VR is increasingly being used to treat a wide range of mental health problems, and more people are starting to get comfortable with it.
A new study has found a substantial number of people prefer to be more open about themselves in virtual reality (VR) than in real life.
Research carried out by Edith Cowan University (ECU) found 30 percent of people prefer to talk about negative experiences with a VR avatar as opposed to another person.
The study was published in Frontiers in Virtual Realty, where researchers compared social interactions where people engaged in VR conversation versus face-to-face.
They used full face and body motion capture technology to create a ‘realistic motion avatar’ that closely mimicked their real-life counterpart, then analysed how people interacted with avatars compared to people.
Psychology and communication researcher Dr Shane Rogers said participants rated their experience on factors like enjoyment, comfort, awkwardness, perceived understanding, and the extent to which they felt they disclosed information about themselves.
The only ratings where face-to-face was found to be superior was for perceived closeness across both types of communication and for feeling understood when disclosing negative experiences.
“Overall people rated VR social interaction as similar to face-to-face interaction, with the exception of closeness, where people tended to feel a little closer with each other when face-to-face,” Dr Rogers said.
Most fundamentally, VR aims to mirror reality and create a world that is both immersive and interactive. Visually, VR system components work together to create sensory illusions that produce a believable simulation of reality.
Not only do experience look and sound very real, but it is also possible to physically feel objects through haptic gloves that can provide textural and resistant feedback within a digital environment.
While VR technology has been around for a while, Dr Rogers said this study suggested that using motion capture to enhance VR could eventually see it enter our everyday lives.
“This technology has the potential for broad application across a number of areas such as casual conversation, business, tourism, education and therapy,” he said.
And when it comes to therapy, it would open up to a new subset of people who do not feel comfortable with regular face-to-face interactions, Dr Rogers added.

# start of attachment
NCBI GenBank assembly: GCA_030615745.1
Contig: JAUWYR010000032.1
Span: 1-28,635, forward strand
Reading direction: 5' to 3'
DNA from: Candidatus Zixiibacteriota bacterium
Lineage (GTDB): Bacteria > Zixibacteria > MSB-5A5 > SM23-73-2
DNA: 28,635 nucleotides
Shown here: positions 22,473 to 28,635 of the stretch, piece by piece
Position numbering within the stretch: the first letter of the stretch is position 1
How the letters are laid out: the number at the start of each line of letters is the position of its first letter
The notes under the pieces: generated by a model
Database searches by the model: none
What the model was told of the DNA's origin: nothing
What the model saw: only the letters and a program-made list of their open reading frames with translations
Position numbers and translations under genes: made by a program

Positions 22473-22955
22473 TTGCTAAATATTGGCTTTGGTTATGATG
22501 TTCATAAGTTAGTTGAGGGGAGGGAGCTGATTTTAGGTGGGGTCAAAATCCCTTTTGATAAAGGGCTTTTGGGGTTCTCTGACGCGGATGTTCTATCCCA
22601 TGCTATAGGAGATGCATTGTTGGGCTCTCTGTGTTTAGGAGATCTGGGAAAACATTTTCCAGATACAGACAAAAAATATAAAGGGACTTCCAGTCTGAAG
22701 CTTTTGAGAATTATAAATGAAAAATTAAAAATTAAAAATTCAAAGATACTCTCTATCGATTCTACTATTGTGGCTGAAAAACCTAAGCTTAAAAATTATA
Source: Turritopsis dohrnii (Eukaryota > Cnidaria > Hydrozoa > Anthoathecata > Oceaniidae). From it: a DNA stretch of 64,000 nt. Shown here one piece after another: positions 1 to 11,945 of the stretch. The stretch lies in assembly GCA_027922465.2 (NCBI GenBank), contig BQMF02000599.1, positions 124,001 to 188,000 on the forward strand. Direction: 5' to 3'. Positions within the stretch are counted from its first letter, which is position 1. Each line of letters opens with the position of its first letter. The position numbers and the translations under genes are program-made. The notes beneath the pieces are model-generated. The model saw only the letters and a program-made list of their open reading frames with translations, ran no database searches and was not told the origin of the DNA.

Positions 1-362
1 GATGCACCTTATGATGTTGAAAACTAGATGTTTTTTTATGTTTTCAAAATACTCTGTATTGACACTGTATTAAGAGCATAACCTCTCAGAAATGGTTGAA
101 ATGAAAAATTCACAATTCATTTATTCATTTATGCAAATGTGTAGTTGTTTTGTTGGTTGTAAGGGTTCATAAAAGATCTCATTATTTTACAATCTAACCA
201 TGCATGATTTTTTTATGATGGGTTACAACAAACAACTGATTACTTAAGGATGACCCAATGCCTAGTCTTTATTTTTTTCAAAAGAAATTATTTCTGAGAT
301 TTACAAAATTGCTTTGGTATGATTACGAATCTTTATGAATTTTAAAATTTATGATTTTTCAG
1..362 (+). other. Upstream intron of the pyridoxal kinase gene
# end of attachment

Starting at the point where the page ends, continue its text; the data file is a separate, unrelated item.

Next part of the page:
“It might also enable therapists to conduct therapy more effectively at a distance, as a person can be in the therapist room (in virtual reality) while seated in their own home.”
Rather than being niche, Dr Rogers expects VR social interaction to become more common over the next five years.
“More powerful computers are becoming more affordable, VR headsets and peripherals are continuing to develop, and more user-friendly VR interaction software platforms are becoming available and being updated,” he said.
New frontier of therapy?
Academics have studied the potential of VR to treat disorders like anxiety since the 1990s.
What has helped is that recreational VR headsets are getting cheaper and more accessible. Sales to the public, especially now during the pandemic, have only risen.
Research in VR-assisted therapy, as a result, is also growing.
Many VR therapies build on a therapeutic technique known as prolonged exposure, where patients first describe a traumatic event to a therapist in detail and then confront triggers of the traumatic event.
While controversial in some circles, prolonged exposure is largely accepted as an effective strategy to treat chronic PTSD.
In one example, VR exposure therapy in Iraq War veterans was tested on 20 patients, 16 of whom ended up no longer meeting the diagnostic criteria for PTSD by the end of it.
However, experts like Andrew Sherrill, assistant professor of psychiatry at Emory University, worries that as VR expands, people might opt for a self-directed treatment than consult with licensed professionals, potentially making formal therapies obsolete.
“It’s the closest thing our field has to just making opioids available over the counter,” Sherril said.
He added that VR treatments are not any more effective than traditional prolonged exposure therapies.
But for some patients, Sherrill said that VR offers convenience and immersion that is otherwise hard to replicate.